bro C. C. Walker. (1990; 2002). God Manifestation or Theophany (174). The Christadelphian.

Reference to:
Rev 15:2  And I saw as it were a sea of glass mingled with fire: and them that had gotten the victory over the beast, and over his image, and over his mark, and over the number of his name, stand on the sea of glass, having the harps of God.

... In chap. 16:3, the second angel-power is exhibited as pouring out his vial upon the sea; “and it became as the blood of a dead man; and every living soul died in the sea.” Here is a sea of living souls in anything else than a translucent state like to crystal. It was opaque with human blood to excess, as symbolized by the death of all the souls it contained. The naval anti-revolutionary war, which commenced in 1793, and continued with brief intermissions till 1815, illustrates this judgment upon the sea. It is a sea of living souls noted for their wickedness; and hence it is that the Spirit speaking of them, says, “The wicked are like a troubled sea when it cannot rest, whose waters cast up mire and dirt. No peace for the wicked, saith my Elohim.”—Isa. 57:20.

This is the present condition of the Apocalyptic sea, representative of the nations of the four beasts of Daniel; the people of the interior, as of Germany, Hungary, Poland, Russia, and so forth, being represented by “the earth.” The sea-nations are more especially before, or in the presence of the throne; the earth-nations being more remote. Nevertheless, the nations, or “inhabiters of the earth and sea,” are all of the same character, and in the hour of judgment “equally obnoxious to the wrath of the Deity. They are both a dead and a troubled sea, and so charged with mire and dirt,” that nothing can make it transparent to the light of the divine glory, but the judgments of the Deity—the bolts of the seven thunders pealing from the throne: “when his judgments are in the earth, the inhabitants of the world will learn righteousness;” and “all nations shall come and worship before Yahweh; because his judgments are made manifest”—Isa. 26:9; Apoc. 15:4.

This, then, is the purpose of the Deity upon the sea; to make it “like to crystal,” transparent with righteousness and truth. This is the mission of Yahweh’s servant when he comes in power to enlighten the earth with his glory. But this must be preceded by judgments upon the sea. The representation of this is found in Apoc. 15:2, in which John says: “I saw as it were a translucent sea that had been mingled with fire (memigmenen perf. part pass.).” But the fire had ceased to burn, and those who had gained the victory over the sea of nations, he also saw standing upon it, and with their harps celebrating their victory over the Papal and other dominions, and singing the song of Moses and the Lamb. The fire with which the sea will have been mingled is the wrath of the Deity contained in the Seven Thunders, or terrors of the Seventh Vial, to be hurled from the throne by Jesus and his Brethren, who constitute the Rainbowed Angel, “whose face is as the sun, and his feet as pillars of fire”—ch. 10:1.  ...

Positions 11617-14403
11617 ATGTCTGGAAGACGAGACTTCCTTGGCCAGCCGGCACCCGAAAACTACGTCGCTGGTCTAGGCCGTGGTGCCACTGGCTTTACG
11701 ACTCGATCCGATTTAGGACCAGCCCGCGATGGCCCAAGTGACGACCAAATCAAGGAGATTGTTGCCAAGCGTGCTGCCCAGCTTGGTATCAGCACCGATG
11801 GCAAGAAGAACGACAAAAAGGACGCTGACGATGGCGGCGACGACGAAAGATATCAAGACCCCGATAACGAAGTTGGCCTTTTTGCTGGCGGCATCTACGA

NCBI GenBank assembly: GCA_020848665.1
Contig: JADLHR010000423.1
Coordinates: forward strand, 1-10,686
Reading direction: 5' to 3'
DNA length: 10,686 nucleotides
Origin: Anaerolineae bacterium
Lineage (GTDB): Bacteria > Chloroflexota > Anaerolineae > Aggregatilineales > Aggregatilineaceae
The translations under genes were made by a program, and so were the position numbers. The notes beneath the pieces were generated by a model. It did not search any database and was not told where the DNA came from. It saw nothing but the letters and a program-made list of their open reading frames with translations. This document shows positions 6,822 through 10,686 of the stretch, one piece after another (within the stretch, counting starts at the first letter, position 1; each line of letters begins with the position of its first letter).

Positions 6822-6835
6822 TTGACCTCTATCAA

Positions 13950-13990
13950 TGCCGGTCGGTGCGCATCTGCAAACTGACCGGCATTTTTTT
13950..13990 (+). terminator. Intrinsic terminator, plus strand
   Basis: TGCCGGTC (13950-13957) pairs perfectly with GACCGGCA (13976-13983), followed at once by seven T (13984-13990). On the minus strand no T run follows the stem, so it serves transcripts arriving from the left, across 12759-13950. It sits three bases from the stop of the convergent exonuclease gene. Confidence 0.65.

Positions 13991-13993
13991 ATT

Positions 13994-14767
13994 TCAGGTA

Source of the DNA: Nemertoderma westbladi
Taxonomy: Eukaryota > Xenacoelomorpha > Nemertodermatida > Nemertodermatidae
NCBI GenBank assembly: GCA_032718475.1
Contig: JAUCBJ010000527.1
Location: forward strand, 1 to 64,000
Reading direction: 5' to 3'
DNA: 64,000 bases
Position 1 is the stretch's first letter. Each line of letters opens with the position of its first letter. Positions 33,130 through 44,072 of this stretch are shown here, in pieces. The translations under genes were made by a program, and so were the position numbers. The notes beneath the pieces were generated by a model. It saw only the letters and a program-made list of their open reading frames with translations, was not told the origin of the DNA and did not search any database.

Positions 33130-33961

bro John Thomas,  Eureka  : An exposition of the Apocalypse. Volumes 1-5. (electronic ed.) (volpg.2.50)


Reference to:
Rev 15:3  And they sing the song of Moses the servant of God, and the song of the Lamb, saying, Great and marvellous are thy works, Lord God Almighty; just and true are thy ways, thou King of saints.

“The Lamb of God”

This is “the Lamb slain from the foundation of the world,” of which John the Baptist and Jesus himself speak so particularly. “Behold the Lamb of God which taketh away the sin of the world” (John 1:29, 36; Acts 8:32; 1 Pet. 1:19). In the Book of Revelation the expression “the Lamb” (or an equivalent) is found about thirty times, which of itself shows the importance God in Christ attaches to the sacrifice which is the basis of all “good things to come.”

“The Lamb,” by divine paradox proclaimed in the context as “the Lion of the tribe of Judah,” opens the divinely-sealed scroll of human history, and receives the ascriptions of the praises of the “redeemed” for whom he was slain (Rev. 5). Under the “sixth seal” the whole pagan world comes to an end before “the wrath of the Lamb” (6:16), another divine paradox. Then there is the vision of the new world of “the Israel of God” (7:9, 14, 17) “before the throne and before the Lamb” in “salvation.” “By the blood of the Lamb” these “redeemed” ones overcame the world (12:11) and maintained their separation from the “wild-beast” apostasy that hunted them to death as it did him (13:8, 11; 11:8). They stand at last “on Mount Zion” with the “Lamb” (14:1, 4, 10) and “sing the song of Moses the servant of God and the song of the Lamb” (15:3). They have been with the “Lamb” in his victory over the kings who made war upon him (17:14) and are united to him in anti-typical “marriage” (19:7–9). By another figure they are “the holy city, new Jerusalem,” “the bride, the Lamb’s wife” (21:2, 9, 14, 22, 23, 27), incorporating “wall” and “temple,” “light” and “life.” And the book ends on the theme of “the throne of God and of the Lamb” (22:1, 3), and the assurance that he “comes quickly,” to which the apostle says fervently in conclusion, “Even so, come, Lord Jesus.”

bro C. C. Walker. Atonement: Salvation Through the Blood of Christ (20).

Posts: 1,023
Reply with quote  #884 

It is not for us to trust ourselves in deciding what sort of a walk is worthy of God. We must be guided solely by what is revealed. We are safe in taking the cue from the Scriptures. We are in danger if we trust to our own thoughts, and still more so if we yield to the sentiments current in society.